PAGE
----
A newly formed alliance of Ethiopian factions said on Friday it aims to bring down the government of Prime Minister Abiy Ahmed by force or by negotiation and to form a transitional administration.
The Ethiopian government dismissed the alliance as a publicity stunt and said some groups in it had a history of ethnic violence.
The alliance was announced by faction leaders in Washington despite calls from African and Western leaders for a ceasefire in the war, which pits the central government against the northern-based Tigray People’s Liberation Front (TPLF) and its allies.
With the rebel forces threatening to move on the capital Addis Ababa, the Ethiopian army on Friday called on former personnel to rejoin the military to fight them, state media said.
Could Ethiopia’s capital fall to Tigrayan and allied forces?
In a further sign of growing international concern, the U.S. embassy advised all U.S. citizens to leave Ethiopia as soon as possible.
“The security environment in Ethiopia is very fluid,” the embassy said in a statement.
The year-long war has killed thousands of people and forced more than two million more from their homes. It has intensified in recent weeks.
Announcing the formation of the United Front of Ethiopian Federalist and Confederalist Forces at an event in Washington, the alliance said it was setting up a command to co-ordinate its military and political efforts.
“The next step will be to organize ourselves and totally dismantle the existing government, either by force or by negotiation … then insert a transitional government,” said Mahamud Ugas Muhumed of Somali State Resistance.
The pact expands an existing agreement between the TPLF and the Oromo Liberation Army (OLA), organizers said, and includes nine groups which all have armed units.
“We’re trying to bring an end to this terrible situation in Ethiopia, which is created single-handedly by the Abiy government,” said Berhane Gebrekristos, a TPLF leader and former Ethiopian ambassador to the United States. “Time is running out for him.”
Mr. Abiy’s spokesperson, Billene Seyoum, asked for reaction, referred Reuters to a comment she posted on Twitter in which she defended Mr. Abiy’s rule since he took office in 2018.
She said in the post: “The opening up of the political space [after Mr. Abiy’s appointment] three years ago provided ample opportunity for contenders to settle their differences at the ballot box in June 2021.”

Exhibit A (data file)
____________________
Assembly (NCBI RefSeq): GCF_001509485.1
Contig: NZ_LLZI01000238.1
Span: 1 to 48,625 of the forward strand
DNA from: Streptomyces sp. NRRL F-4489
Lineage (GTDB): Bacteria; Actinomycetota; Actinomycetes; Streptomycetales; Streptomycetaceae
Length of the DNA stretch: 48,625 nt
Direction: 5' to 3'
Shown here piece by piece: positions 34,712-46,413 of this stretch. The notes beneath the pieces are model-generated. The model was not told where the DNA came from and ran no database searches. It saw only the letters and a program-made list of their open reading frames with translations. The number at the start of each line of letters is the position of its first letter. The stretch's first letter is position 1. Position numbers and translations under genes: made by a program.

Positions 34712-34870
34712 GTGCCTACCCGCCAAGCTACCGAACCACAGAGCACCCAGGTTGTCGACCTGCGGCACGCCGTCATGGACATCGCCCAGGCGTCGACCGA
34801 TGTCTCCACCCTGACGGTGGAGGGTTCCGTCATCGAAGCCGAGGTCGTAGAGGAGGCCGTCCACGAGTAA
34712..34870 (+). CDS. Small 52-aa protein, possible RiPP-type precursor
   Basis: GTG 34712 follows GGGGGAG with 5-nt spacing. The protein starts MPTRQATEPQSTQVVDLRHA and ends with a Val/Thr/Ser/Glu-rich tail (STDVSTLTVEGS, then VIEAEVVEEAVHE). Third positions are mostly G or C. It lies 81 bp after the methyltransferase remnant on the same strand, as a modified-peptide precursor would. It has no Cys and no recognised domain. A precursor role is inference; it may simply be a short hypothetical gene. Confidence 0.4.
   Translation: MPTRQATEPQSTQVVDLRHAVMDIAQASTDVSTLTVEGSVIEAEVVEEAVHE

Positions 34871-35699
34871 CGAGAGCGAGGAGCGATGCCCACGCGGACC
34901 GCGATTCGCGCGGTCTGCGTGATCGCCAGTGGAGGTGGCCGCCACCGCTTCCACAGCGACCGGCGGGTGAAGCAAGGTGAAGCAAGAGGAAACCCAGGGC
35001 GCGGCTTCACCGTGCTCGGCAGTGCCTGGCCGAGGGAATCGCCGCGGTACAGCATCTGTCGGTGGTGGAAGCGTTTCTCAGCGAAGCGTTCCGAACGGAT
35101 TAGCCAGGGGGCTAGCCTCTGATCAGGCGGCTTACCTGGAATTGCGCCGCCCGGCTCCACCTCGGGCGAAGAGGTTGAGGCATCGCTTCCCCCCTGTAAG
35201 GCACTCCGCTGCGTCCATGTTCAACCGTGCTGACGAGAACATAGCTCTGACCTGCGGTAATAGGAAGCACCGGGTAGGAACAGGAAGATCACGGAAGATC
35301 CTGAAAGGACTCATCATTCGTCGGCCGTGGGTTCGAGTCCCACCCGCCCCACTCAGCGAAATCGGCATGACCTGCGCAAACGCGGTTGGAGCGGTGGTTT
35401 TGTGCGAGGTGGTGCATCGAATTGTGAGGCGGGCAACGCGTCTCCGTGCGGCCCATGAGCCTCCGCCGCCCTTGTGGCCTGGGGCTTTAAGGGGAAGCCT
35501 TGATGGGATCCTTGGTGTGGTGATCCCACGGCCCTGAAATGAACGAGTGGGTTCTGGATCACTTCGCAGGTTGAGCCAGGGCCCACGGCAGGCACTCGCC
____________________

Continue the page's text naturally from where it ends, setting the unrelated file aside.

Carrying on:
Mr. Abiy’s party was re-elected by a landslide in June. She did not refer directly to the new alliance.
Ethiopian Attorney-General Gedion Temothewos called the alliance “a publicity stunt” and said some of the groups had a track record of “ethnic cleansing”.
The conflict started a year ago when forces loyal to the TPLF, including some soldiers, seized military bases in Tigray. In response, Mr. Abiy sent more troops to the northern region.
The TPLF had dominated national politics for nearly three decades but lost much influence when Mr. Abiy took office in 2018.
The TPLF accused him of centralizing power at the expense of regional states. Mr. Abiy denies this.
The TPLF and the OLA told Reuters they are now in the town of Kemise in Amhara state, 325 kilometres from the capital.
It was not possible to independently confirm claims made by either side as communications in the area are down.
On Thursday the government accused the Tigrayan forces of exaggerating their territorial gains.
The TPLF had said on Tuesday its forces were closing in on the town of Mille, which would enable them to cut off the highway linking neighbouring Djibouti to Addis Ababa.
On Friday, government spokesperson Legesse Tulu rejected the claim, saying fighting was 80 kilometres from Mille. He had not responded to earlier requests for comment.
He also said there was fighting at least 100 kilometres north of Shewa Robit, a town in the Amhara region that is on the A2 highway, which links the capital to Ethiopia’s north. That would put fighting about 57 kilometres south of Kombulcha, one of two towns that the TPLF said it captured last weekend.
The government said on Friday that a TPLF commander, Colonel Guesh Gebrehiwot, was captured on Thursday during fighting near Dessie, in Amhara. The TPLF was unreachable for comment.
At a market on Addis Ababa’s outskirts, traders went about their business as usual but fewer people were coming to shop.
Vegetable seller Abdisa Wili, 32, said prices were rising.
“If the war is going to continue, it will have impact on the economy,” he said. “Both sides should stop the war, no one will profit from war except death and economic downfall. They should solve the problem through discussion.”
State-affiliated Fana TV reported that thousands of people took to the streets on Friday for pro-government rallies in at least seven towns and cities in Oromiya region, which surrounds Addis Ababa. The region is divided – Mr. Abiy is part Oromo and support from Ethiopia’s largest ethnic group helped propel him to power. He lost some of that backing when security forces detained thousands of Oromos
Amnesty International said there has been an alarming rise in social media posts advocating violence. The rights group also said a state of emergency declared on Tuesday is overly broad and “a blueprint for escalating human rights violations”.
U.S. Secretary of State Antony Blinken on Thursday called for a ceasefire, saying, “The conflict in Ethiopia must come to an end.”
Spokespersons for the Ethiopian government and the TPLF did not respond to requests for comment on Mr. Blinken’s call but the government’s communication department said in a statement, “This is not a Country that Crumbles under Foreign Propaganda! We are fighting an existential war!”
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